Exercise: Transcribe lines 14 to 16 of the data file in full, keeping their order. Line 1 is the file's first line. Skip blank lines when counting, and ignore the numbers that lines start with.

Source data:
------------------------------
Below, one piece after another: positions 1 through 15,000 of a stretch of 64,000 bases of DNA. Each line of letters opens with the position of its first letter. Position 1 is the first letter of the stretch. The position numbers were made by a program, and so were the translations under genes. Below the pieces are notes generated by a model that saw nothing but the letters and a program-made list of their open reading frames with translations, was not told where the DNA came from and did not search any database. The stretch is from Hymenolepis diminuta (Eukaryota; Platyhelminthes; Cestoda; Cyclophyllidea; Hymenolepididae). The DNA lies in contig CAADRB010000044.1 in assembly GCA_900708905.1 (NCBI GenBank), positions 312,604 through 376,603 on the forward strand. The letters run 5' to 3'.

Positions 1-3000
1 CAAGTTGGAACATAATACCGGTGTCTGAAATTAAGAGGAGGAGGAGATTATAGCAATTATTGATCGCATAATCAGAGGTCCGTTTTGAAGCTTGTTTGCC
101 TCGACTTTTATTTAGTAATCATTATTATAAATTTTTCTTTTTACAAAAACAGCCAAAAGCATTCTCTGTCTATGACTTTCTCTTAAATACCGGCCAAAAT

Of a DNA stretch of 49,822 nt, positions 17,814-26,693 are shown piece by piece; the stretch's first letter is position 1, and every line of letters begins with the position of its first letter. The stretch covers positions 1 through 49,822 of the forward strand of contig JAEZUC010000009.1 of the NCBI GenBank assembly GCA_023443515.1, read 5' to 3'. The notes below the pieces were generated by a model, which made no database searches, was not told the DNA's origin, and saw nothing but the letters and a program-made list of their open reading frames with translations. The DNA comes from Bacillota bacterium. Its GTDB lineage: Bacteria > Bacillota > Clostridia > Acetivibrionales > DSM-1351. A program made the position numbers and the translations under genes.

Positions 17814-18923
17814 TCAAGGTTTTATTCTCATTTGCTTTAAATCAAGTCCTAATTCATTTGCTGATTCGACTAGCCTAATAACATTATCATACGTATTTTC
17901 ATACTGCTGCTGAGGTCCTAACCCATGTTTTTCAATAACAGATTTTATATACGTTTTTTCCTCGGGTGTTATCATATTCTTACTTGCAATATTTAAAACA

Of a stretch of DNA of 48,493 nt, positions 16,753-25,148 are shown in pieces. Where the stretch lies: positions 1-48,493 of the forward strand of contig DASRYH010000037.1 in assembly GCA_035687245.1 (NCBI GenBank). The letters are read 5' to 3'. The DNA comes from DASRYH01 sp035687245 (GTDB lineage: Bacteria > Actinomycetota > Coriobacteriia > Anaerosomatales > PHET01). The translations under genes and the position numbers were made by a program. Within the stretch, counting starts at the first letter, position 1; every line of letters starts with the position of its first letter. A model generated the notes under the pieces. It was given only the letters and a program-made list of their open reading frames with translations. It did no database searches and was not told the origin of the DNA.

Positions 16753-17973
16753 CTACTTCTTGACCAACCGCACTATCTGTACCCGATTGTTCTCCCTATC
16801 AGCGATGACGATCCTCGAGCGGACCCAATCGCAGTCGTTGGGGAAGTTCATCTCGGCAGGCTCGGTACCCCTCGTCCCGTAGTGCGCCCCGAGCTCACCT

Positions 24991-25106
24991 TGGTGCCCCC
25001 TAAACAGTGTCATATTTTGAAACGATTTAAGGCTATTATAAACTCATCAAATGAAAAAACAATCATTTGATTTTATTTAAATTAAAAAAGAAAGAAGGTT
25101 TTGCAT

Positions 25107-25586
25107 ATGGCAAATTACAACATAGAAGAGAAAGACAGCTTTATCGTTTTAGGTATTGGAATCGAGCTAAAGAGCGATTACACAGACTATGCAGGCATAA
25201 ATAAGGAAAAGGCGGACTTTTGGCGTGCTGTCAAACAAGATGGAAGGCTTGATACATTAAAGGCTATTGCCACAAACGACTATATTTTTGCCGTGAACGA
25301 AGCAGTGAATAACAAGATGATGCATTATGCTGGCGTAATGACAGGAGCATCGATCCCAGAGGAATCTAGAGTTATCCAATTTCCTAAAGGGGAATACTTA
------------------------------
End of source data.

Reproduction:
24991 TGGTGCCCCC
25001 TAAACAGTGTCATATTTTGAAACGATTTAAGGCTATTATAAACTCATCAAATGAAAAAACAATCATTTGATTTTATTTAAATTAAAAAAGAAAGAAGGTT
25101 TTGCAT